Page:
Life after the 1918 flu has lessons for our post-pandemic world
Updated 9:40 AM ET, Mon June 28, 2021
(CNN)A widespread sense that time has split into two -- or pandemics creating a "before" and "after" -- is an experience that's associated with many traumatic events.
That's the reflection of Elizabeth Outka, a professor of English at the University of Richmond and author of "Viral Modernism: The Influenza Pandemic and Interwar Literature."
This social phenomenon is both psychologically and practically relevant, in that pandemics -- including the 1918 influenza and Covid-19 pandemics -- significantly affect how we assess and act on risk, or stay resilient, but also how we work, play and socialize.
The startling and harrowing nature of the 1918 flu and its fatal consequences induced a sense of caution that, in some places, had permanent implications for how people would respond to disease outbreaks in later decades -- such as using isolation and quarantine, according to a 2010 paper by Nancy Tomes, a distinguished professor of history at Stony Brook University.
Similarly, as the Covid-19 pandemic fades, "some existing trends will remain," said Jacqueline Gollan, a professor of psychiatry and behavioral sciences at Northwestern University's Feinberg School of Medicine in Chicago.
For example, the recent expansion and use of online shopping, telehealth services, hybrid work models and technology that allows virtual gatherings will endure, Gollan said. And "given our recognition that global crises occur," she added, "we're likely to retain an inventory of cleaning supplies and personal protection materials. We are also likely to adopt habits that improve cleanliness to promote personal or group hygiene."
As the world gradually reopens in a patchwork of ways amid other crises -- much like how states' reopenings varied after the 1918 flu and World War I -- we'll be evaluating many of the lifestyle habits we've engaged in before and during the pandemic, said CNN Medical Analyst Dr. Leana Wen, an emergency physician and visiting professor of health policy and management at the George Washington University Milken Institute School of Public Health.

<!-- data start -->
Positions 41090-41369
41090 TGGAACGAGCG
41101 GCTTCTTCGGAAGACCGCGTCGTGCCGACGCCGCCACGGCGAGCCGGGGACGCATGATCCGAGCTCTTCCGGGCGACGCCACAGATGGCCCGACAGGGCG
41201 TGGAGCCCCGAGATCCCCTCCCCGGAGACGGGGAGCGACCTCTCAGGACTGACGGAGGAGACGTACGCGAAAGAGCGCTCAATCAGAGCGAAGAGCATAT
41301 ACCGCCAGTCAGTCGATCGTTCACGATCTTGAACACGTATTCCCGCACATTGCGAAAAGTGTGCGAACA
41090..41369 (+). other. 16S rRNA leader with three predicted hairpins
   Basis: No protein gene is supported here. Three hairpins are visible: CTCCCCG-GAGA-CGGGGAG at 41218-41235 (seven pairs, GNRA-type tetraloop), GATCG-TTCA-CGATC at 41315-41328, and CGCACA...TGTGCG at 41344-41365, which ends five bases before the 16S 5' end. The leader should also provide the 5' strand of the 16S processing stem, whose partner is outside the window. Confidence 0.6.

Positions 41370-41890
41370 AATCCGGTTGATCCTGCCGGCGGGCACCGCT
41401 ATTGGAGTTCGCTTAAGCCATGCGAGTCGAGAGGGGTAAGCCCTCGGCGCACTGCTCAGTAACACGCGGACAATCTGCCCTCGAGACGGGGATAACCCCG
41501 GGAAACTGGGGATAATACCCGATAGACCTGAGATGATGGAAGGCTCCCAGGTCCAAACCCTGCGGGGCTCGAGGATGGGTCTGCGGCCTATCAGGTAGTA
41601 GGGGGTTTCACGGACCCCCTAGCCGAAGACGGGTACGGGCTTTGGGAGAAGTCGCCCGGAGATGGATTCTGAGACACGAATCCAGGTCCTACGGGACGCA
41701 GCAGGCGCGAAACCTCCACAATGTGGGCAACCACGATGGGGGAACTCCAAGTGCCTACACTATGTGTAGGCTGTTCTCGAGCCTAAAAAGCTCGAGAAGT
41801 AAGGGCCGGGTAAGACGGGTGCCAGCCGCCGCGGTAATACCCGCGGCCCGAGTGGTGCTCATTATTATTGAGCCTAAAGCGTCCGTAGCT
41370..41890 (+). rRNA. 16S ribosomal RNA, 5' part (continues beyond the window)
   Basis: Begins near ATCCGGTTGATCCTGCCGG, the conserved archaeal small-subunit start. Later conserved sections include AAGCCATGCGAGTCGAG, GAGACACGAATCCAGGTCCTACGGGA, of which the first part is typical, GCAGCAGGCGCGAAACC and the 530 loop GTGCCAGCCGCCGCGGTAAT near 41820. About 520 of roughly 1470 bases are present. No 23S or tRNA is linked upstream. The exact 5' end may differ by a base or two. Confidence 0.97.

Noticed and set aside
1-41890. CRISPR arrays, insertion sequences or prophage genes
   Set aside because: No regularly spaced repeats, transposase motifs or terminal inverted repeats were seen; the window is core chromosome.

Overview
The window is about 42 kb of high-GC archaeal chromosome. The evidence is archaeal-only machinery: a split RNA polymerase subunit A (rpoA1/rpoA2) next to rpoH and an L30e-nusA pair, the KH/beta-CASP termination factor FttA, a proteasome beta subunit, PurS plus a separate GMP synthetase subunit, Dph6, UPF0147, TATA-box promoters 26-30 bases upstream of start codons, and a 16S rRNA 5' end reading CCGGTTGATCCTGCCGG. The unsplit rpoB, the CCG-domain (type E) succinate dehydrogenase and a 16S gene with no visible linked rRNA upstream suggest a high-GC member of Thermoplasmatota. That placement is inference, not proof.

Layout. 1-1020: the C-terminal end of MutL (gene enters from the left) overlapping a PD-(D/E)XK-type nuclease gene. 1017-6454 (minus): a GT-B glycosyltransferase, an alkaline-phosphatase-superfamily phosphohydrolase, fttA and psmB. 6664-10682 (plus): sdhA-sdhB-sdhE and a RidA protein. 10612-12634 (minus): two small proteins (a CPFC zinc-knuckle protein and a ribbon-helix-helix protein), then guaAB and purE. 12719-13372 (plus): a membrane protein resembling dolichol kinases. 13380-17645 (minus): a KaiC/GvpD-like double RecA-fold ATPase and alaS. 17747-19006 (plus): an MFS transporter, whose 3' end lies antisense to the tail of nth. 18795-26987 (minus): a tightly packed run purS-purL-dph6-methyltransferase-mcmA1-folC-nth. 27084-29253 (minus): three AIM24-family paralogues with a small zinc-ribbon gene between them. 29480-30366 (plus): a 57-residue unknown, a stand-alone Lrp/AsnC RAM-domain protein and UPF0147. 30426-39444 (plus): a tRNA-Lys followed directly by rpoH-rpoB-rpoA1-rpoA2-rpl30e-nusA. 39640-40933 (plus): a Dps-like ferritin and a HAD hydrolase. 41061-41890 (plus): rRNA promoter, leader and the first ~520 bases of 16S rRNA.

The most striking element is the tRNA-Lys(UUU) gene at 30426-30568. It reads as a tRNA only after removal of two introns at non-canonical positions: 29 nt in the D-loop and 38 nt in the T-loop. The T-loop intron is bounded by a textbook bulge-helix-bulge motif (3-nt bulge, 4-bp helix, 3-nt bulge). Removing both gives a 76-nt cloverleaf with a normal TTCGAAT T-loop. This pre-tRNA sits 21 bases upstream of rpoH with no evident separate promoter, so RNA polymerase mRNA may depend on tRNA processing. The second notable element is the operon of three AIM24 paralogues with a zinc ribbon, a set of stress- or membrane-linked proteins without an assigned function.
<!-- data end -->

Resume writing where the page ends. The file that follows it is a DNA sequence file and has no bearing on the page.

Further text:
These are the changes that might stick around post-pandemic.
How we greet people
While public health officials discouraged people from unnecessary contact with others during the 1918 flu, some people broke the rules at the height of that pandemic -- which meant that, afterward, continued compliance with safety precautions to prevent another outbreak didn't last for everyone, according to Tomes' research.
As Covid-19 restrictions ease, some people, including infectious disease experts, have felt OK shaking hands again if others are cautious or fully vaccinated. But others didn't like this social custom even before the pandemic, Wen said. Those who have been wanting to change things up may see now as the opportunity to do so.
"I also hope there will be alternatives to handshakes as in, maybe instead of doing handshakes, we have the elbow bump or the namaste greeting as the baseline of a greeting, especially between strangers," Wen said. Simply waving is another option that's taken hold.
Thinking twice about travel
The aftermath of the 1918 flu didn't keep everyone off of public transportation, but it did create some level of caution about how the virus could spread in such places.
As late Canadian physician William Osler observed, the flu traveled only as fast as modern transportation, meaning "it was human bodies and not some ethereal atmospheric force that spread it," Tomes wrote.
Getting the masses to be safe after the 1918 flu was difficult, but minimizing contact via isolations and quarantines seemed "to offer the best chance we have of controlling the ravages of influenza," wrote late bacteriologist Edwin O. Jordan in 1925.
Depending on future rates of cases of coronavirus, flu or other viruses, when choosing travel destinations, people might have considerations they may not have contemplated in the past, Wen said.
Travelers' recent decisions to drive to destinations close to home, rather than fly to faraway places, could indicate there are remaining concerns about Covid-19 risk, experts have said. "In the next few years," Wen added, "we are going to see coronavirus rage in parts of the world that don't have it well controlled."
Mask-wearing and other precautions
"The influenza pandemic heightened a contrast between the safe home and the dangerous public space that had already become a familiar theme in the late 19th century," Tomes wrote.
The adoption of safety precautions such as coughing into handkerchiefs or avoiding crowds to try to manage the 1918 flu didn't have a ubiquitously positive impact on individuals' safety habits over the next decade, since some people abandoned such practices. However, some behaviors did influence how people and institutions responded to later disease outbreaks.
When influenza broke out in 1928, for example, some colleges and universities immediately isolated people sick with flu, Tomes wrote. "By acting quickly, college authorities at the University of Oregon limited the spread of influenza to less than 15% of the student body."
Interwar educators, advertisers and public health officials "embraced the gospel of germs with great enthusiasm," Tomes wrote. New health curricula in the 1920s introduced kindergarteners to handkerchiefs, while elementary school children learned versions of the "'handkerchief drill,' in which they sneezed into their hankies with military-style precision."
Promoting hygiene by invoking flu fears, some ads for mouthwash, cough drops and tonics reminded readers that "'a cold may be something far more dangerous,'" Tomes wrote. Women were encouraged to learn the early signs of contagious diseases so they could remind their children and husbands about careful coughing